Many famous names were quoted. The late General Hoyt S. Vandenberg, then Chief of Staff of the Air Force, had seen a flying saucer but it was just a reflection on the windshield of his B-17. General Lauris Norstad's UFO was a reflection of a star on a cloud, and
General Curtis E. Le May found out that one out of six UFO's was a balloon; Colonel McCoy, then chief of ATIC, had seen lots of UFO's. All were reflections from distant airplanes. In other words,
nobody who is anybody in the Air Force believes in flying saucers.
Figures in the top echelons of the military had spoken.
A few hoaxes and crackpot reports rounded out Mr. Shallet's article.
The reaction to the article wasn't what the Air Force and ATIC expected. They had thought that the public would read the article and toss it, and all thoughts of
UFO's, into the trash can. But they didn't. Within a few days the frequency of UFO reports hit an all- time high. People, both military and civilian, evidently didn't
much care what Generals Vandenberg, Norstad, Le May, or Colonel McCoy thought; they didn't believe what they were seeing were hallucinations, reflections, or balloons.
What they were seeing were UFO's, whatever UFO's might be.
I heard many times from ex-Project Grudge people that Shallet had "crossed" them, he'd vaguely mentioned that there might be a case for the UFO. This made
A few days after the last installment of the Post article the Air Force gave out a long and detailed press release completely debunking UFO's, but this had no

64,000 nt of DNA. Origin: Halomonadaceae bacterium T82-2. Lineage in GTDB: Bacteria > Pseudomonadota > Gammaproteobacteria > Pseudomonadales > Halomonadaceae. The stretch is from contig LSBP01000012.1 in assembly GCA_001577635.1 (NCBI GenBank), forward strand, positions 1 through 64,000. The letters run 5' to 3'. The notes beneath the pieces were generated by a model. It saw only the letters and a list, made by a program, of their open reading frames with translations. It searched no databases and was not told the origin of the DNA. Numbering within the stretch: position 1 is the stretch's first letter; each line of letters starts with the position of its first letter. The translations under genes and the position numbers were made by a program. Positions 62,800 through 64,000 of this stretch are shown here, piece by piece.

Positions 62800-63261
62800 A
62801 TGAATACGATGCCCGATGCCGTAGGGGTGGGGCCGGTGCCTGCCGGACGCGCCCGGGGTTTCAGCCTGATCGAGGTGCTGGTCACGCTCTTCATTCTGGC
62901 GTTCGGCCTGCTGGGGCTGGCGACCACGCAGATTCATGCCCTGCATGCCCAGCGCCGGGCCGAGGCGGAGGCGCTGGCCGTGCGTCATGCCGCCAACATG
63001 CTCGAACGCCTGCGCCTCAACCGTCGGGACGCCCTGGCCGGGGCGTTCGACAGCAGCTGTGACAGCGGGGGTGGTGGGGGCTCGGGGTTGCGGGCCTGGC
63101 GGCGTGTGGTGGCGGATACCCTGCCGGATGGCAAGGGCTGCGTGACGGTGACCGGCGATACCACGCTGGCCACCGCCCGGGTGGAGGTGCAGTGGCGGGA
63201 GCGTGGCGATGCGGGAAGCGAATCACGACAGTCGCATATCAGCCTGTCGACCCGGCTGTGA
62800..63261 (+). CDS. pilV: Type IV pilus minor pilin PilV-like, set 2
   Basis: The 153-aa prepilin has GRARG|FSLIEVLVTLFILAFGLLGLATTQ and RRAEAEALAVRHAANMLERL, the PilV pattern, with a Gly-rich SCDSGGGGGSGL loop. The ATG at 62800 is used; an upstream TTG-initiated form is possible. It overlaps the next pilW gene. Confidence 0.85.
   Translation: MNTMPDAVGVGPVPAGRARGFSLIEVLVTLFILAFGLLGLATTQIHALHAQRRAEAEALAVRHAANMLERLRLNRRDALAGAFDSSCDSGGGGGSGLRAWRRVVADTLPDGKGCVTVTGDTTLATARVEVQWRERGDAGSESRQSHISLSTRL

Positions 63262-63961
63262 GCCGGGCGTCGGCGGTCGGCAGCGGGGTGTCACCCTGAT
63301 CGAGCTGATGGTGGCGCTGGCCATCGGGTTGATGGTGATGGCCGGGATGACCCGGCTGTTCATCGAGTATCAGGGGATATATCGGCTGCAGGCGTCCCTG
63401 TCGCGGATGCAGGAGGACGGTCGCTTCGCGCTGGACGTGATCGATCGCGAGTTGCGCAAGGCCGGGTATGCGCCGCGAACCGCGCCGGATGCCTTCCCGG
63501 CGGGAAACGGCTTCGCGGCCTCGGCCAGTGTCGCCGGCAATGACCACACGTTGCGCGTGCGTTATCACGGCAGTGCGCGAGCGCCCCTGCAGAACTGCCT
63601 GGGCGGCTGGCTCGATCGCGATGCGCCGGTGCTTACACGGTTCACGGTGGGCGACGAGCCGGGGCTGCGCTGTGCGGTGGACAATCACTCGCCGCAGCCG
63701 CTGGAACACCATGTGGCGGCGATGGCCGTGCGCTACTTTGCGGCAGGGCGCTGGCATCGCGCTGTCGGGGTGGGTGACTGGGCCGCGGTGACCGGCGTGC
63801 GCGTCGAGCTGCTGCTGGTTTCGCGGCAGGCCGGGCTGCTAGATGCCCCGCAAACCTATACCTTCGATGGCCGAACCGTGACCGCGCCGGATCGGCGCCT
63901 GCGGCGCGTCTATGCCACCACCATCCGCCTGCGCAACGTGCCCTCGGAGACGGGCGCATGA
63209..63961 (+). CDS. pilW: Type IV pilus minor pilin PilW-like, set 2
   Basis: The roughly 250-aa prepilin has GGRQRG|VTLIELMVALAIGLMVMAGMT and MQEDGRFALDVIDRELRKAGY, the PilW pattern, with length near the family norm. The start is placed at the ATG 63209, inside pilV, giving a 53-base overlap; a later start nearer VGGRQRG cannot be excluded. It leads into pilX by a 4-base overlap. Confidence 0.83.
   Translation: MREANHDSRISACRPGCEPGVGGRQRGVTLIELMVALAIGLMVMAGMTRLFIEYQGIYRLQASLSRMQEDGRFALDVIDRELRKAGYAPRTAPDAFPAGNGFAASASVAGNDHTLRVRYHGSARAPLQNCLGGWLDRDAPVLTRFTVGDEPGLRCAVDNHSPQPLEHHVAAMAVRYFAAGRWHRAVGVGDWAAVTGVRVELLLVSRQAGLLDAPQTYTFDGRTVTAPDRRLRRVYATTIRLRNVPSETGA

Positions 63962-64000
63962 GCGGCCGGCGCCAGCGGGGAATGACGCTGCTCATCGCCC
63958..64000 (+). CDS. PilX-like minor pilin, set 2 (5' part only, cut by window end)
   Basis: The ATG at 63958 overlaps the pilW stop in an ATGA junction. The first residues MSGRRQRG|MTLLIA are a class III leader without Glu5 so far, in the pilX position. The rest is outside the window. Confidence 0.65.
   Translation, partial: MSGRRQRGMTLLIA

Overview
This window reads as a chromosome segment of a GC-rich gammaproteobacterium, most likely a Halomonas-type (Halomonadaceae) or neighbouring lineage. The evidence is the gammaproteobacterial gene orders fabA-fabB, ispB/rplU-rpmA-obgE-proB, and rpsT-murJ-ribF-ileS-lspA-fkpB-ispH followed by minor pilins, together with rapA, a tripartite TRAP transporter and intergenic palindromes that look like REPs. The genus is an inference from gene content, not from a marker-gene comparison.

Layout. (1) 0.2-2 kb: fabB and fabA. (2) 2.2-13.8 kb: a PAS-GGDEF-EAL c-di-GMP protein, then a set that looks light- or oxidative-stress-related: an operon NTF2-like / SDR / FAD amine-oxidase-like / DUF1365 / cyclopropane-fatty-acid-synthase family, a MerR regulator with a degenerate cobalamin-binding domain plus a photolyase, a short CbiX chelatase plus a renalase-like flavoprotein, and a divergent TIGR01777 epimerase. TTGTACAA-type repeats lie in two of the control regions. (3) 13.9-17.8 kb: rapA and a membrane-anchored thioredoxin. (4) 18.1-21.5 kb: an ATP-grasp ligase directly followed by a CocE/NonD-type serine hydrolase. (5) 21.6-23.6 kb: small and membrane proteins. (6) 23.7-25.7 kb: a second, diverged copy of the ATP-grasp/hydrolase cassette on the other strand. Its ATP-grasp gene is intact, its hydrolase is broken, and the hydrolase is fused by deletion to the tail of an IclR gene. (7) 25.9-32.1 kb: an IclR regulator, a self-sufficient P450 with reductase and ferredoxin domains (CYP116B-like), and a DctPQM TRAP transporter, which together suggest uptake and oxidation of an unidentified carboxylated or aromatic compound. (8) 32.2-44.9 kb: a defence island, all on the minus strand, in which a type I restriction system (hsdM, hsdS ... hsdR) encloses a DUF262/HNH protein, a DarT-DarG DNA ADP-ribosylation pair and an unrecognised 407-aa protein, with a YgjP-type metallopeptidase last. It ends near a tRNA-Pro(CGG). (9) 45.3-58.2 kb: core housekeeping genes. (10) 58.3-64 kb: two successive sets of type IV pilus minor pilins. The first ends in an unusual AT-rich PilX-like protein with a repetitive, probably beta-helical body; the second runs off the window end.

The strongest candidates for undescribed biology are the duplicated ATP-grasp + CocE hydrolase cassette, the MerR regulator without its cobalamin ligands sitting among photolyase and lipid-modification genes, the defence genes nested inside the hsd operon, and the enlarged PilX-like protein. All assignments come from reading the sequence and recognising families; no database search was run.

effect. It only seemed to add to the confusion.
The one thing that Shallet's article accomplished was to plant a seed of doubt in many people's minds. Was the Air Force telling the truth about UFO's? The public and
a large percentage of the military didn't know what was going on behind ATIC's barbed-wire fence but they did know that a lot of reliable people had seen UFO's.
Airline pilots are considered responsible people--airline pilots had seen UFO's. Experienced military pilots and ground officers are responsible people--they'd seen
UFO's. Scientists, doctors, lawyers, merchants, and plain old Joe Doakes had seen UFO's, and their friends knew that they were responsible people. Somehow these facts
and the tone of the Post article didn't quite jibe, and when things don't jibe, people get suspicious.
In those people who had a good idea of what was going on behind ATIC's barbed wire, the newspaper reporters and writers with the "usually reliable sources,"
the Post article planted a bigger seed of doubt. Why the sudden change in policy they wondered? If UFO's were so serious a few months ago, why the sudden debunking?
Maybe Shallet's story was a put-up job for the Air Force. Maybe the security had been tightened. Their sources of information